Red Hat Enterprise Linux 9 is the latest stable release version on RHEL. From its base, several other versions were developed such as Rocky Linux 9 and AlmaLinux 9. CentOS Stream 9, derived from Fedora 34 was used to develop RHEL 9. All these release version catty nifty features such as GNOME 40, improved security and identity, improved Cockpit Web Console e.t.c.
The main task of a Linux system administrator is to monitor the Linux system hardware and software and perform installations and upgrades while maintaining all the essential services and applications. In many circumstances, Linux system administrators perform these activities via the command line. This is because the command line(server editions) is light and faster as compared to GUI editions. However, running commands on the command line requires one to memorize the commands for the tasks. For that reason, many organizations preferred Windows systems where things are managed from a point-and-click GUI.
Luckily, in the past years, developers have developed independent GUI-based tools with abilities to manage some particular system areas and perform associated administrative tasks. Some of the tools developed are phpMyAdmin, Apache Directory, MySQL Workbench, Webmin, Ajenti, Shorewall, Cockpit, CUPS, cPanel, YaST e.t.c
What is Cockpit?
Cockpit(RHEL web console) is a GUI-web-based tool developed by RedHat with the main objective of making server administration easier. It is used to manage and monitor the local system as well as the remote system available on your network. When using Cockpit, similar APIs as those in the terminal are used, and the tasks performed on the command line are immediately reflected in the RHEL web console.
There is a wide range of activities you can perform with Cockpit. Some of them are:
- Managing user accounts
- Configuring SELinux
- Setting kernel dump configuration
- Managing system subscriptions
- Updating software
- Reviewing system logs
- Creating diagnostic reports
- Configuring network interfaces and firewall
- Managing and monitoring system services
- Multiple server monitoring
- Storage administration
In this guide, we will learn how to manage Rocky Linux 9 / AlmaLinux 9 using Cockpit Dashboard
#1. Install Cockpit Dashboard on Rocky Linux 9 / AlmaLinux 9
By default, Cockpit is installed on Rocky Linux 9 / AlmaLinux 9. If not it can be installed easily by executing the command below.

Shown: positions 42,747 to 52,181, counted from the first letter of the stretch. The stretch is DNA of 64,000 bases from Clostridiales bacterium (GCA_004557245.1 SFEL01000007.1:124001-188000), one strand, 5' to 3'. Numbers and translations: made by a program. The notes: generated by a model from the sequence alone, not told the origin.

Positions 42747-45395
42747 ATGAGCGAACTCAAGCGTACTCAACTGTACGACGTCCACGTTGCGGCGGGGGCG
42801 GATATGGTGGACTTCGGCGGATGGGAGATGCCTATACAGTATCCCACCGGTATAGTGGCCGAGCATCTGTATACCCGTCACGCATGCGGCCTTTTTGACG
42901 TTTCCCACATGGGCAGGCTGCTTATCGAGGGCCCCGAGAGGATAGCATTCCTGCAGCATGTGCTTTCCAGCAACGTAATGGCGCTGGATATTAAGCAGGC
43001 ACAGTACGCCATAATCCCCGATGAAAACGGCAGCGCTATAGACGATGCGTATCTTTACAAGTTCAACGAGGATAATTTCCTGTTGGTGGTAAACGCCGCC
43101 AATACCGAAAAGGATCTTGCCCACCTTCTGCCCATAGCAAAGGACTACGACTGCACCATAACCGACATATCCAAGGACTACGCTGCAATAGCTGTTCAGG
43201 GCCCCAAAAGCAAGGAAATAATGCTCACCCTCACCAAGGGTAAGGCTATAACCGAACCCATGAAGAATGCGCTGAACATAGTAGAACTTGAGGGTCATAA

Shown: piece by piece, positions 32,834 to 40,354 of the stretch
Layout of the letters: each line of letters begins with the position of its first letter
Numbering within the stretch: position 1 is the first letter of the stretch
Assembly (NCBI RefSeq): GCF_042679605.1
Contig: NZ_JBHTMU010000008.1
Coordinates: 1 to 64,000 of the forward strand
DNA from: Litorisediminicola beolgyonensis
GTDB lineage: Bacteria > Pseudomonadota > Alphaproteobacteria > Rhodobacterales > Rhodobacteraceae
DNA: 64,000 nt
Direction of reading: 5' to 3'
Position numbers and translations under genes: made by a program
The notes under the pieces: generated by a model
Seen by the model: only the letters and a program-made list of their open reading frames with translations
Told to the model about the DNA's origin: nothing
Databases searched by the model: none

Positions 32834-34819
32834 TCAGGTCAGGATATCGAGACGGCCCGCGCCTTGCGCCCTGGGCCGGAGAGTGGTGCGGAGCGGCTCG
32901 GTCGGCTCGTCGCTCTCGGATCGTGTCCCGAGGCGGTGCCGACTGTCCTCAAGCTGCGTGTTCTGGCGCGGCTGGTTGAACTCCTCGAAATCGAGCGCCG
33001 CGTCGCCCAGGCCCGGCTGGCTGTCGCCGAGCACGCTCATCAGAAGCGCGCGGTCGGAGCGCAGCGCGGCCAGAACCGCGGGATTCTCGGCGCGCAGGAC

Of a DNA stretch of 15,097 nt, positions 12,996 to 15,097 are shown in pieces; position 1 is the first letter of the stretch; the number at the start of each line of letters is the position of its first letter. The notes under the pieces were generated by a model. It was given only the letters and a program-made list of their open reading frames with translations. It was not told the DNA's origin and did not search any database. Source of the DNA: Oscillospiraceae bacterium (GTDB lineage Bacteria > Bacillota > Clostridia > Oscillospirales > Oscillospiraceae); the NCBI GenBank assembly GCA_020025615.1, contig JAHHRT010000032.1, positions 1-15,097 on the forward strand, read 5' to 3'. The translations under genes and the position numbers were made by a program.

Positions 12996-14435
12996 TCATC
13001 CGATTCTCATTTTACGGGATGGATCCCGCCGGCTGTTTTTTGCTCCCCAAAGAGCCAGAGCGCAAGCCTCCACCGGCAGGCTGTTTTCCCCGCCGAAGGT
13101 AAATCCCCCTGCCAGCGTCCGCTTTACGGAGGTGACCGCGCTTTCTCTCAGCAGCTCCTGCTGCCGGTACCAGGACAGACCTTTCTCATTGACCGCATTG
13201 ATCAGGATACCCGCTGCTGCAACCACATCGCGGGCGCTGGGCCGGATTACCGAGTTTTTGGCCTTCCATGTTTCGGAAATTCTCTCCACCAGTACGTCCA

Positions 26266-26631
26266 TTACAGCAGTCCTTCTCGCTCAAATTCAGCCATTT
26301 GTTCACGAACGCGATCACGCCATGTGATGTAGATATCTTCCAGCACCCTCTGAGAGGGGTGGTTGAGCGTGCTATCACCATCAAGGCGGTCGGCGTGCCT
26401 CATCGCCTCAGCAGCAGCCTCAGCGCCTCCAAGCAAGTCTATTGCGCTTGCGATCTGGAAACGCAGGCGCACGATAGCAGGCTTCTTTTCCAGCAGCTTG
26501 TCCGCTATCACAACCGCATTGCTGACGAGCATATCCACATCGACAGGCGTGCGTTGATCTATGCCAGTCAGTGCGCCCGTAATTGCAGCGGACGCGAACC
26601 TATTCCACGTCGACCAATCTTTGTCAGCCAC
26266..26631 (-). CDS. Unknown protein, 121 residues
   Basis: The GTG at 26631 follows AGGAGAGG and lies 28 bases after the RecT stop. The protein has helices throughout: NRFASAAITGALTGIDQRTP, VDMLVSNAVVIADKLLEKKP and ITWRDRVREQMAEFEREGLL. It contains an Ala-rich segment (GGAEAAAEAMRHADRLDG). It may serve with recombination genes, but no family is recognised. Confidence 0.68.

sudo dnf install cockpit
Once the installation is complete, start and enable the cockpit.socket service.
sudo systemctl enable --now cockpit.socket
Verify if the service is running:
$ systemctl status cockpit.socket ● cockpit.socket - Cockpit Web Service Socket Loaded: loaded (/usr/lib/systemd/system/cockpit.socket; enabled; vendor preset: disabled) Active: active (listening) since Fri 2022-09-09 11:11:20 CEST; 7s ago Until: Fri 2022-09-09 11:11:20 CEST; 7s ago Triggers: ● cockpit.service Docs: man:cockpit-ws(8) Listen: [::]:9090 (Stream) Process: 1874 ExecStartPost=/usr/share/cockpit/motd/update-motd localhost (code=exited, status=0/SUCCESS) Process: 1881 ExecStartPost=/bin/ln -snf active.motd /run/cockpit/motd (code=exited, status=0/SUCCESS) Tasks: 0 (limit: 23441) Memory: 1.0M CPU: 14ms CGroup: /system.slice/cockpit.socket
By default, the service listens to port 9090. So we need to allow the service through the firewall:
sudo firewall-cmd --add-service=cockpit --permanent sudo firewall-cmd --reload
#2. Configure Cockpit on Rocky Linux 9 / AlmaLinux 9
Once installed, you can configure Cockpit by editing or creating the /etc/cockpit/cockpit.conf file
sudo vim /etc/cockpit/cockpit.conf
In this file, you can enable automatic idle lock in the web console by adding the below lines:
Here, X is the period in minutes for the idle timeout. For example 10 minutes.
To edit the listen port for Cockpit, begin by allowing the desired port through the firewall:
sudo semanage port -a -t websm_port_t -p tcp PORT_NUMBER
Allow the port through the firewall:
sudo firewall-cmd --permanent --service cockpit --add-port=PORT_NUMBER/tcp sudo firewall-cmd --reload
Now change the port with the command:
sudo systemctl edit cockpit.socket
Make the desired configurations:
[Socket] ListenStream=PORT_NUMBER ...
Also, Cockpit loads certificates in the /etc/cockpit/ws-certs.d directory and uses the last file with the .cert in alphabetical order. You need to install a certificate signed by a certificate authority (CA) to avoid security exceptions.
Once the settings have been made, restart the service:
sudo systemctl daemon-reload sudo systemctl restart cockpit.socket
#3. Logging in to the Cockpit web console